Viewpoint: Bringing life to the debate

BY TAYLOR CROOKSTON

Published April 16, 2014

As an institution, the University constantly calls for total inclusivity, diversity and tolerance. Unfortunately, it fails to ensure such principles in a number of contexts. One glaring example can be seen within the conversation around abortion. As a leader of Students for Life, I have firsthand experience with the suffocating chokehold the University has placed on pro-life viewpoints across campus. I believe that the way in which the University blatantly supports abortion has extremely detrimental effects across campus. The only way this University can meet its full potential and live up to its promises is to allow its students to think for themselves in an environment where inclusivity, diversity and tolerance are genuinely celebrated and not smothered.

Currently in Lane Hall, the University — more specifically, the Department of Women’s Studies and the Institute for Research on Women and Gender — is hosting a pro-abortion exhibit titled “4,000 Years for Choice” that has offended and ostracized many pro-life students. There are some students that are appalled that the University would use taxpayer dollars to fund such a one-sided display on such a contentious issue. Others are horrified by the exhibit’s claim that “abortion is a gift from God.” However, I have come to expect such things from my University. From hearing it link pro-life ideology and terrorism together to discovering that it offers practicum courses with volunteer time at Planned Parenthood, at this point, it is hard for the University to shock me with its sponsored partisanship.

Still, this latest stunt is exceptional for a variety of reasons. “4,000 Years for Choice” is not an event; it is a constant stream of propaganda. It is on display in Lane Hall for an extensive amount of time, through the end of this semester and throughout all of May. Each student who enters Lane Hall during this time will immediately be bombarded with messages that we should “applaud” abortion activists and “praise” the illegal abortionists of the past. The exhibit even contains directly political overtones by its call to “celebrate Roe v. Wade.” In addition, it propagates insanely paradoxical statements that abortion is “life-affirming,” “a gift from God” and that “religious freedom = abortion access.” This exhibit belongs at Pro-Choice America fundraisers and National Abortion Federation conferences (where, unsurprisingly, its creator has had displays in just the past year alone), but it does not belong in Lane Hall. If it were to be on campus, students who support it should have brought it — not paid for with taxpayer dollars and officially promoted by the University.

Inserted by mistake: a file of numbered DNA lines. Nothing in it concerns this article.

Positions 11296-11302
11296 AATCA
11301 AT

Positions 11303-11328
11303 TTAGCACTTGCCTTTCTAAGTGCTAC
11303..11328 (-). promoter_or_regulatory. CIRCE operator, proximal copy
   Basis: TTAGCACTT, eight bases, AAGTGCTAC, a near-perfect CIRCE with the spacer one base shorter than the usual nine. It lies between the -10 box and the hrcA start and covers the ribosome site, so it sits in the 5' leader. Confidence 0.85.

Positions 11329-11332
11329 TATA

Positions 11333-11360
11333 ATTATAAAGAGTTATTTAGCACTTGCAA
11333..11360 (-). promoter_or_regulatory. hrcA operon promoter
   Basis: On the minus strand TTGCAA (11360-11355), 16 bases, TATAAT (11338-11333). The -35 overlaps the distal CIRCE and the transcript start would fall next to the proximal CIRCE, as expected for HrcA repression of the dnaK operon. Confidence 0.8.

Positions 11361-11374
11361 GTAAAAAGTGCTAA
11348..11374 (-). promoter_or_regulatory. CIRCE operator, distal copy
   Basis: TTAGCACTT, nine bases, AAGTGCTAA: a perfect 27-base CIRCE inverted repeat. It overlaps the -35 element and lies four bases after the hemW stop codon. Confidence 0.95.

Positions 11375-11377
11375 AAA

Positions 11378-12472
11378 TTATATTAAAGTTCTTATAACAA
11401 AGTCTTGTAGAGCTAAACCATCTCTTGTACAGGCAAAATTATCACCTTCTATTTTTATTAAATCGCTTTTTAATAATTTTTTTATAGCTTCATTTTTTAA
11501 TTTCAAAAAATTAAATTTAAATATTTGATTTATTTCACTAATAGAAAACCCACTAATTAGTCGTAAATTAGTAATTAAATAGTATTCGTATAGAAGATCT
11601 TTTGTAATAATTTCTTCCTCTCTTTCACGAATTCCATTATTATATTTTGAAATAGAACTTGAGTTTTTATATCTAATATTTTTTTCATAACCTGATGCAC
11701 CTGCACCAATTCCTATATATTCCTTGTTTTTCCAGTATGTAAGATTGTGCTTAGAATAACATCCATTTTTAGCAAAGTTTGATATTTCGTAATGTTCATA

The fact is that the University does not have the right — and it certainly does not have the ability — to create a consensus on campus that abortion is an accepted and moral practice. In fact, on a national scale, the exact opposite consensus is gaining traction. Gallup reported in 2012 that pro-choice Americans were at record-low numbers and that a majority of Americans now self-identify as pro-life. However, Gallup further reported that the majority of Americans hold the perception that the majority opinion in the United States is pro-choice. This misjudgment is directly related to institutionalized partisanship that can be seen in University-sponsored exhibits like that of “4,000 Years for Choice.”

Looking past this exhibit and into my own experience at the University, what really saddens, discourages and frustrates me is that the disdain the University shows for pro-life values converts a space that was designed for the flourishing of intellectual discussion and debate into an environment of exclusion, stagnancy and intolerance.

I am tired — as are the thousands of other pro-life students at the University — of being force-fed ideology.

Teach us how to think, not what to think.

Let us discuss and debate as students and faculty in community together, and allow genuine conversation to take place without presupposing the conclusion.

I am tired of my fellow students being too scared to speak up as pro-life in the classroom, in the Diag and in our social circles.

I am tired of being at parties and having peer after peer “confessing” to me in a whisper that they share my pro-life convictions. Students should not have to draw off some liquid courage before being able to speak about how they truly feel about abortion.

Yet the University ensures that pro-life students know that they and their beliefs are unwelcome here and I am tired of it. It’s time for the University to stop sponsoring events like “4,000 Years for Choice” that create a false sense of pro-choice unanimity on campus. The University owes it to us, its students and its own incredible legacy as a place of higher learning to stop dictating debate and thereby allow meaningful intellectual discovery and growth to take place.

Taylor Crookston is an LSA junior.